The Adventures of Ferdinand Count Fathom HTML version

Chapter 28
Some Account Of His Fellow-Travellers.
Those who had taken places for the coach, understanding the sixth seat was
engaged by a foreigner, determined to profit by his ignorance; and, with that
politeness which is peculiar to this happy island, fixed themselves in the vehicle,
in such a manner, before he had the least intimation of their design, that he found
it barely practicable to insinuate himself sidelong between a corpulent quaker
and a fat Wapping landlady, in which attitude he stuck fast, like a thin quarto
between two voluminous dictionaries on a bookseller's shelf. And, as if the pain
and inconvenience of such compression was not sufficient matter of chagrin, the
greatest part of the company entertained themselves with laughing at his
ludicrous station.
The jolly dame at his left hand observed, with a loud exclamation of mirth, that
monsieur would be soon better acquainted with a buttock of English beef; and
said, by that time they should arrive at their dining-place, he might be spitted
without larding. "Yes, verily," replied Obadiah, who was a wag in his way, "but the
swine's fat will be all on one side."--"So much the better for you," cried mine
hostess, "for that side is all your own." The quaker was not so much disconcerted
by the quickness of this repartee, but that he answered with great deliberation, "I
thank thee for thy love, but will not profit by thy loss, especially as I like not the
savour of these outlandish fowls; they are profane birds of passage, relished only
by the children of vanity, like thee."
The plump gentlewoman took umbrage at this last expression, which she
considered as a double reproach, and repeated the words, "Children of vanity!"
with an emphasis of resentment. "I believe, if the truth were known," said she,
"there's more vanity than midriff in that great belly of yours, for all your pretending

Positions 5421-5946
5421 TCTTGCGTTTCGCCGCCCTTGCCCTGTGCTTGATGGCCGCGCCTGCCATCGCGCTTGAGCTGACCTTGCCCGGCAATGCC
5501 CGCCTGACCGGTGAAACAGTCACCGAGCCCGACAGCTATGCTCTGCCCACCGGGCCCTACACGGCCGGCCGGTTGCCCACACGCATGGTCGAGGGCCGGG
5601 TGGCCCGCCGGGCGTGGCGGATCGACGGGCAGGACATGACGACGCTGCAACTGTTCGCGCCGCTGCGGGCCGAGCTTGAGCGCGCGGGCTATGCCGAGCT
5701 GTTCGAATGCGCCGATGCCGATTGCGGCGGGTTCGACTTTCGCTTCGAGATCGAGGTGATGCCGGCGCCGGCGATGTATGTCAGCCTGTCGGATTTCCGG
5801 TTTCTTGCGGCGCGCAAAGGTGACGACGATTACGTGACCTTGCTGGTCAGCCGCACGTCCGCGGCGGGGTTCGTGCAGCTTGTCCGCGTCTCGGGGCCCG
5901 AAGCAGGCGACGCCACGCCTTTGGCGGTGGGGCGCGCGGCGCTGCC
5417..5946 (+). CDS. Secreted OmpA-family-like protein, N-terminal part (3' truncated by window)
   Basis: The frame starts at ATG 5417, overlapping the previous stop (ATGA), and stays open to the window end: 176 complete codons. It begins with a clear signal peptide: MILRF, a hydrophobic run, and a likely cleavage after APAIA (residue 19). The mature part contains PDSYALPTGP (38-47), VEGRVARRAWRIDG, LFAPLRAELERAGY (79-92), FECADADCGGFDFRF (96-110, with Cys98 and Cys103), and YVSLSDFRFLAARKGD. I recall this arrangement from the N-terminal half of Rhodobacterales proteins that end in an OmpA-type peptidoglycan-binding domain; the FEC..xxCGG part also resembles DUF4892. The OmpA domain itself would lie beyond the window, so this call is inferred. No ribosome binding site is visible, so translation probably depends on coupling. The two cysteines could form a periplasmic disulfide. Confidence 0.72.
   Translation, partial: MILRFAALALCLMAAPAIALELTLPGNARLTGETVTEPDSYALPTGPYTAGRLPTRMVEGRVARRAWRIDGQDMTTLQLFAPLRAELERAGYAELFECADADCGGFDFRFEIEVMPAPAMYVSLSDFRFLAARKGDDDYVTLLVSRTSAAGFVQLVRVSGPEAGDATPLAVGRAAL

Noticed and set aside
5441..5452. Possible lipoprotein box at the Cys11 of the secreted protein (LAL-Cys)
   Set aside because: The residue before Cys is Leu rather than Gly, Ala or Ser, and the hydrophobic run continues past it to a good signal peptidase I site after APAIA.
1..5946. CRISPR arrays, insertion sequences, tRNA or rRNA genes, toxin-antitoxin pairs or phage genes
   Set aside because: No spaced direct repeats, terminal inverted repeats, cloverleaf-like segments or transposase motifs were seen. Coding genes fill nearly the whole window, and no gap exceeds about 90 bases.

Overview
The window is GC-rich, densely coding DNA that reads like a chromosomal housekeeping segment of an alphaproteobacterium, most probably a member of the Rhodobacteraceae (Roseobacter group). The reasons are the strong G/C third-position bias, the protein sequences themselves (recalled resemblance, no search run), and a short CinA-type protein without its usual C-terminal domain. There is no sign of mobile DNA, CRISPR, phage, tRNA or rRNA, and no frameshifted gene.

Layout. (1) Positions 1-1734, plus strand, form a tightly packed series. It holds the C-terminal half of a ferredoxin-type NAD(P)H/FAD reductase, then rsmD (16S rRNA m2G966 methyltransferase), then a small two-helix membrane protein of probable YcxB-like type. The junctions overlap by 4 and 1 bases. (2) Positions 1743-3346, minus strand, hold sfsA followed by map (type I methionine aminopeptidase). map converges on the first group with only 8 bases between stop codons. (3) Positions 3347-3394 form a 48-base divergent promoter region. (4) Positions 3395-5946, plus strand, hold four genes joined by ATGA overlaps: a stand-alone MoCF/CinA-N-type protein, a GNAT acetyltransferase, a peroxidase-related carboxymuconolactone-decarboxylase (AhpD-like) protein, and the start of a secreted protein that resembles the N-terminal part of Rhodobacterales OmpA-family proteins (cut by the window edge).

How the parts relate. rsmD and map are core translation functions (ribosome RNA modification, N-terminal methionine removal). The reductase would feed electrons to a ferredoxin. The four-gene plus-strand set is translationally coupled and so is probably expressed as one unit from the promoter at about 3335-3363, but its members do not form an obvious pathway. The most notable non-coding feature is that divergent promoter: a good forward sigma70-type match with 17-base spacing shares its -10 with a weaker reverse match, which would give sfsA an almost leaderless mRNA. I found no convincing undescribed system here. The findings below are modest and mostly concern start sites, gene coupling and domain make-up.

to humility and religion. Sirrah! my corporation is made up of good, wholesome,
English fat; but you are puffed up with the wind of vanity and delusion; and when
it begins to gripe your entrails, you pretend to have a motion, and then get up
and preach nonsense. Yet you'll take it upon you to call your betters children.
Marry come up, Mr. Goosecap, I have got children that are as good men as you,
or any hypocritical trembler in England."
A person who sat opposite to the quaker, hearing this remonstrance, which
seemed pregnant with contention, interposed in the conversation with a
conscious leer, and begged there might be no rupture between the spirit and the
flesh. By this remonstrance he relieved Obadiah from the satire of this female
orator, and brought the whole vengeance of her elocution upon his own head.
"Flesh!" cried she, with all the ferocity of an enraged Thalestris; "none of your
names, Mr. Yellowchaps. What! I warrant you have an antipathy to flesh,
because you yourself are nothing but skin and bone. I suppose you are some
poor starved journeyman tailor come from France, where you have been learning
to cabbage, and have not seen a good meal of victuals these seven years. You
have been living upon rye-bread and soup-maigre, and now you come over like a